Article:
Sheridan returned to West Virginia and his troops engaged with those of Early in Jefferson County at the end of August, the events marked by the UCV obelisks. On August 21 General Early ordered his force to advance towards Charles Town: General Richard H. Anderson was to move through Summit Point towards Charles Town, Early’s main force moved from Bunker Hill through Smithfield, and General Fitzhugh Lee’s cavalry advanced along the Berryville Pike. Sheridan’s force was encamped near Cameron’s Depot, just west of Charles Town. Union cavalry under Brigadier Generals James H. Wilson and Wesley Merritt delayed the force under Anderson and Lee’s cavalry, so the main force under Early arrived first. Advancing from the direction of Middleway, Early’s troops surprised Union pickets from the 6th Corps at Welch’s Spring and then set up artillery near Richwood Hall. Sheridan countered with artillery at Locust Hill. At the beginning of the battle of Cameron’s Depot the Confederates were able to put pressure on the Union position and force them off the ground by Locust Hill. Around noon, the First Division of the Union 19th Corps connected with Sheridan’s right flank and successfully fought the Confederates there, but after dark Sheridan decided to pull back to Halltown. As Sheridan’s force retreated, Early’s advanced and threatened Charles Town.

While Early and Sheridan’s main forces fought at the battle of Cameron’s Depot, there was an additional engagement just to the north on the Leetown Road. Confederate reinforcements under Major Generals Robert E. Rhodes and Stephen D. Ramseur took position on Early’s left and cavalry under Major Lunsford L. Lomax was tasked to guard the Confederate’s left flank. Lomax ordered Harry Gilmor to protect the flank and Leetown Road with two Maryland battalions and the 19th and 20th Virginia of the Stonewall Brigade. Some of Gilmor’s men had dismounted near the home of a Mrs. Daniel, a Confederate sympathizer, when they were surprised by the 12th Pennsylvania Cavalry and Duffie’s Brigade. After the initial surprise, Gilmor’s men were able to regroup and counter the 12th PA’s attempts to flank the Confederate force. Eventually the Union troops fell back behind their artillery which started to fire into the woods where Gilmor’s men were fleeing the open field. Thinking their enemy in retreat, the Union men charged but met the rest of the full Confederate force and were forced to retreat.

At the end of the day on August 21, Sheridan’s troops were at Halltown and Early’s settled outside of Charles Town. In the next days Early tested Sheridan’s defenses at Halltown and decided to move towards Shepherdstown. Early left General Anderson’s force at Charles Town on August 25th and took the rest of his men towards Shepherdstown, meeting Union resistance along the way. First Early encountered cavalry under Wilson and Merritt and after a skirmish the Union cavalry retreated towards Shepherdstown while Early continued to Kearneysville. At Kearneysville, Early’s force met another Union resistance but was able to force the Union troops to retreat towards Halltown. The Confederates made it to Shepherdstown on the evening of August 25 and during the night the rest of the Federal force in that city retreated across the Potomac at Pack Horse Ford. Because the Union troops at Shepherdstown retreated, Early decided not to stay there and to return to their camp at Bunker Hill.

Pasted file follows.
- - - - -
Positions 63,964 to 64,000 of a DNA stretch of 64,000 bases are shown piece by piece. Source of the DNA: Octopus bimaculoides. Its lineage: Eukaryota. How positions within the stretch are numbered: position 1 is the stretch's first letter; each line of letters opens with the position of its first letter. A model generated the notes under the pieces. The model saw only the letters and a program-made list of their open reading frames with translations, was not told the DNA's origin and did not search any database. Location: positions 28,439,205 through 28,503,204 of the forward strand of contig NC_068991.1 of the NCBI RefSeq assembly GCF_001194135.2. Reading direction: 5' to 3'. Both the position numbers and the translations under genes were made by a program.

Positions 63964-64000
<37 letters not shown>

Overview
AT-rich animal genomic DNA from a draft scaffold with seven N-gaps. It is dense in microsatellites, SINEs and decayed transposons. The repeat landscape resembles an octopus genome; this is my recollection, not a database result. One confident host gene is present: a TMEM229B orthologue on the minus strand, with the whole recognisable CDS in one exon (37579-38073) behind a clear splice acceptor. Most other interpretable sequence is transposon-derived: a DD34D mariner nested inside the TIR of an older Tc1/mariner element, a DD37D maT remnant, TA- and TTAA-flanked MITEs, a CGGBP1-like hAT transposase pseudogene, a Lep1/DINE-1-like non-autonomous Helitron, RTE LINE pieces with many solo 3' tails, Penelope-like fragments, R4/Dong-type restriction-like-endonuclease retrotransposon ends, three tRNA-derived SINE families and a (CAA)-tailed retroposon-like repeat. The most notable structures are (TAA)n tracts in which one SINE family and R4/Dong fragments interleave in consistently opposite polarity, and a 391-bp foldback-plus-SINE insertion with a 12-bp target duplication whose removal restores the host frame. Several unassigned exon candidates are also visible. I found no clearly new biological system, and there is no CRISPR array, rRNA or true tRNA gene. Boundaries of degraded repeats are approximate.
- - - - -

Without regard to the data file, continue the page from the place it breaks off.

Returning to Bunker Hill, Early left cavalry under Fitz Hugh Lee and Lunsford L. Lomax at Shepherdstown and Anderson still guarded Charles Town. On August 26 Sheridan’s force at Halltown took advantage of Anderson’s diminished numbers and attacked with two infantry divisions (Major General George Crook) and a cavalry brigade (Brigadier General Russell Lowell). This attack forced Anderson from his earthworks outside of Charles Town into the town proper. Ultimately, Crook forced Anderson out of Charles Town towards Early at Bunker Hill; Anderson stopped at Stephenson’s Depot near Middleway. Sheridan needed to regain control of the entire area so on August 28 he ordered Merritt’s cavalry to remove the Confederate cavalry from Shepherdstown. Merritt’s men successfully forced the cavalry under Lee and Lomax to retreat towards Middleway. At Leetown, Lomax ordered Harry Gilmor to defend the road, but the Union quickly forced his men to retreat and the Federals were able to retake control of Middleway. One August 29, Early attempted to retake Middleway by sending Major Generals Ramseur and Gordan towards the Opequon Creek. Initially the Confederate force was able to dislodge the Union from Middleway; however, Sheridan needed to prevent Early from advancing again on Charles Town and in the afternoon the Union force was able to retake Middleway and force Early from the county. This allowed Sheridan to expand his force through Jefferson County to control the area and force a buffer against Early. After these engagements, the 1864 Valley Campaign moved back into Virginia.